I made push-pull smps working on 50 khz. It has up to 90-120w power (input voltage 12v and output 24v). For transformer i am using two ferrite toroids on top of each other, it's a old USSR toroids with initial permeability 2000 (there is a link, for more information) / out diameter-45mm/ inner diameter-28mm/ height-8mm/ and together 45mm/28mm/16mm. I know that modern toroids have much higher permeability and high saturation current, therefore i can use relatively small toroid. Question is, where i can buy toroids that i can use for my project? Can anyone suggest good selector program or calculator? thanks in advance.
closed as off-topic by Ignacio Vazquez-Abrams, The Photon, Daniel Grillo, Matt Young, Leon Heller May 8 '15 at 16:44
This question appears to be off-topic. The users who voted to close gave this specific reason:
- "Questions seeking recommendations for specific products or places to purchase them are off-topic as they are rarely useful to others and quickly obsolete. Instead, describe your situation and the specific problem you're trying to solve." – Ignacio Vazquez-Abrams, The Photon, Daniel Grillo, Matt Young, Leon Heller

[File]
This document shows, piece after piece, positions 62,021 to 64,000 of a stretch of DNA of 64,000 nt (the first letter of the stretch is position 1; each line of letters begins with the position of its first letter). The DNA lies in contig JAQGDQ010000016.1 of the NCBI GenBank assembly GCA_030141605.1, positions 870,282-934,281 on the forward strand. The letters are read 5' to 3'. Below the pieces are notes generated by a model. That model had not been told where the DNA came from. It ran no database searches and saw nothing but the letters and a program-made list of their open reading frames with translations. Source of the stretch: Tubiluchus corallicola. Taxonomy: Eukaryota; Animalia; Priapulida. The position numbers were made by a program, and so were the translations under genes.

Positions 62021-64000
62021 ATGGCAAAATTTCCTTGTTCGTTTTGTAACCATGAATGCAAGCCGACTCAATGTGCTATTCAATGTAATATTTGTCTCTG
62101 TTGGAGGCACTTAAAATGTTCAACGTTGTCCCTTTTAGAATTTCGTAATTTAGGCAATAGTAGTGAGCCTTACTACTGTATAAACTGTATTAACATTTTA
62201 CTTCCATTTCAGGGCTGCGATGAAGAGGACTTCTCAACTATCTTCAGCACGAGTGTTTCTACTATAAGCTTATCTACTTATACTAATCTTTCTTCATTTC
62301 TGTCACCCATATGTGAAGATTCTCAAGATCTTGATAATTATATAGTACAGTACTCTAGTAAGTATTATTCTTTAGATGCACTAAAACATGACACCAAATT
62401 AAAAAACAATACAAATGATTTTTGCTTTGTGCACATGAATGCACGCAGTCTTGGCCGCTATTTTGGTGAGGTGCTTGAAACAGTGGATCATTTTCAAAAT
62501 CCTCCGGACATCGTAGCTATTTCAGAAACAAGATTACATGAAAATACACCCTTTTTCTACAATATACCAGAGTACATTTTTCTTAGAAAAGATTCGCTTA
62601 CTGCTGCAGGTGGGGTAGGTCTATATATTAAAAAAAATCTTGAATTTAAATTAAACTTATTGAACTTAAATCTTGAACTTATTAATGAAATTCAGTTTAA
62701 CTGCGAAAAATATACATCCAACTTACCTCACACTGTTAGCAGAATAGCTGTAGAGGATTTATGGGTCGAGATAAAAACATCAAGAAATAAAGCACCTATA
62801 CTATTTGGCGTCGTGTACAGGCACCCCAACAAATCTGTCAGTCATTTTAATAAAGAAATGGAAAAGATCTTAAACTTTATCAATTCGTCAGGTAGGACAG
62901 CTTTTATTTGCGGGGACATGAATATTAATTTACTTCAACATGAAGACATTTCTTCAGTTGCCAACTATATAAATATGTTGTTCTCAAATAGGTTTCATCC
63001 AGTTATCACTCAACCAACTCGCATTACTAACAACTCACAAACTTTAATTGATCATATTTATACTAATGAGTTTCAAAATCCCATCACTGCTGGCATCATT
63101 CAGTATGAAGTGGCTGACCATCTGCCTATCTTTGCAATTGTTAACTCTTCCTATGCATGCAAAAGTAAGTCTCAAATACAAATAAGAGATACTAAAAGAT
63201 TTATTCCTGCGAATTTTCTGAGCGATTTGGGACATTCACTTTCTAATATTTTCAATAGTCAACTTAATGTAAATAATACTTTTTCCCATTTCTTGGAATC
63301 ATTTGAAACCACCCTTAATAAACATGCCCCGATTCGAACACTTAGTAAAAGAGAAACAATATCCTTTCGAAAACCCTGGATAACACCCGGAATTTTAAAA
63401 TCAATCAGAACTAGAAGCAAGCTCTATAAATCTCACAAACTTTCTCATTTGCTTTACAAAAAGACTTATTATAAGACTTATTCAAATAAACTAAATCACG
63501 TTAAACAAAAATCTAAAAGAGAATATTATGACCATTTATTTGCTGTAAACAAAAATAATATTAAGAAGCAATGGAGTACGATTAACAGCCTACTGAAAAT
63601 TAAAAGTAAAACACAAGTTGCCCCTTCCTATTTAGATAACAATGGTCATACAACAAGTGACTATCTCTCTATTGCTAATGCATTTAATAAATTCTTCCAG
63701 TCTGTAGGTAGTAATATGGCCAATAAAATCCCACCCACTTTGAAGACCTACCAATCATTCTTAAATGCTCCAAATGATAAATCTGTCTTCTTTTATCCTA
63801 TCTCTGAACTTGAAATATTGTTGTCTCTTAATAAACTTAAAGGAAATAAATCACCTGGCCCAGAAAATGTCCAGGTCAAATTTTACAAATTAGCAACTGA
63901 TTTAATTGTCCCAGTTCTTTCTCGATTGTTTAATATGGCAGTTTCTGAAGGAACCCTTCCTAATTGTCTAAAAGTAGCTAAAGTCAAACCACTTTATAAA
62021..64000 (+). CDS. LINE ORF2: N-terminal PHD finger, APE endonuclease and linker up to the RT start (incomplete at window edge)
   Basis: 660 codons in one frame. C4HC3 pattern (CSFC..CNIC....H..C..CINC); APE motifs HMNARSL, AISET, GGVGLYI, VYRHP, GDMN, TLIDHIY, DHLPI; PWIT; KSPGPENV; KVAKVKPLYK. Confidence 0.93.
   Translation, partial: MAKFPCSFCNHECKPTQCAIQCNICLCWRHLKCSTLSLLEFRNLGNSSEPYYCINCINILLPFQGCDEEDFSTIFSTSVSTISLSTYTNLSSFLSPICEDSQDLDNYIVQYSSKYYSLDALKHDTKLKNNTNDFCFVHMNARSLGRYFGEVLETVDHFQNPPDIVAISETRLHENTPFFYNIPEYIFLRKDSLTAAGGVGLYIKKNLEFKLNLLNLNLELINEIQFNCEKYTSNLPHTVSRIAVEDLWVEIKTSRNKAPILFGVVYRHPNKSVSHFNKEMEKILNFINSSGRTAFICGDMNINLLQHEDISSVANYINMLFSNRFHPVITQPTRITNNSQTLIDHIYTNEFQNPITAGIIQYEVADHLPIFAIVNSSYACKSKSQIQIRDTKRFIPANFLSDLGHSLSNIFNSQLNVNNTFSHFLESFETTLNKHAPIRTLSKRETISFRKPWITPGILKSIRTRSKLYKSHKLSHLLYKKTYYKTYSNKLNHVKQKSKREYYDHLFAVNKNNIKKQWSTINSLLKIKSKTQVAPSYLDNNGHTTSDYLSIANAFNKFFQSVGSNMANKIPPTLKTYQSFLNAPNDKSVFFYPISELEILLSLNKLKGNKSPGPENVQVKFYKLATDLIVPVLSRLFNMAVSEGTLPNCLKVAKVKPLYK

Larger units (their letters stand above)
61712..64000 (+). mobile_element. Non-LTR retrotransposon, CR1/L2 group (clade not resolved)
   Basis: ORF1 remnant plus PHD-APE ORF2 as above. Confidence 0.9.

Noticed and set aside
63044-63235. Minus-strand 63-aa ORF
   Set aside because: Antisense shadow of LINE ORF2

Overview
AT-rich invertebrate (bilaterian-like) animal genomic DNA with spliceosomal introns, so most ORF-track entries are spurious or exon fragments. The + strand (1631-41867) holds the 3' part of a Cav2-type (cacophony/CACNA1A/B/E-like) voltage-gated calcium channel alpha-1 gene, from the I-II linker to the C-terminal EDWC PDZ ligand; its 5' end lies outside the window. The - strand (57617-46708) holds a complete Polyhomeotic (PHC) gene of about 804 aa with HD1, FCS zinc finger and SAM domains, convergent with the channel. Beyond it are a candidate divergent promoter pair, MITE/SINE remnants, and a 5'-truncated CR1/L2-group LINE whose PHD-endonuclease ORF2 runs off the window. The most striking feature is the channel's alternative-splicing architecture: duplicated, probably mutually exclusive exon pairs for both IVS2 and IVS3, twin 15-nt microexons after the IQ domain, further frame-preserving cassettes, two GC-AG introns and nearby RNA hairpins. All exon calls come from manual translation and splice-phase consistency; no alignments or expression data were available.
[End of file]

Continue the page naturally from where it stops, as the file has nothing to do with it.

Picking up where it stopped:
Modern materials are probably not vastly better than old ones for power use.
Iron powder power toroids may still be the best solution.
"Micrometals" make a good range and have design guides.
ARNOLD are also a well known brand - and I see that they are now also part of Micrometals.
You can download Micrometals Inductor design software here**
I have no vested interest in Micrometals - I used their products in production volumes long ago and found the company helpful and the product of good quality.
WARNING - Micrometals products are well enough known that other manufacturers produce lookalike products. They may not be work-alike. An important aspect of powdered iron cores in having a binder that tolerates induced thermal energy across the design lifetime. Inferior binders break down earlier or much earlier with higher temperatures causing core material changes leading to increased thermal losses leading to ........... thermal runaway and destruction.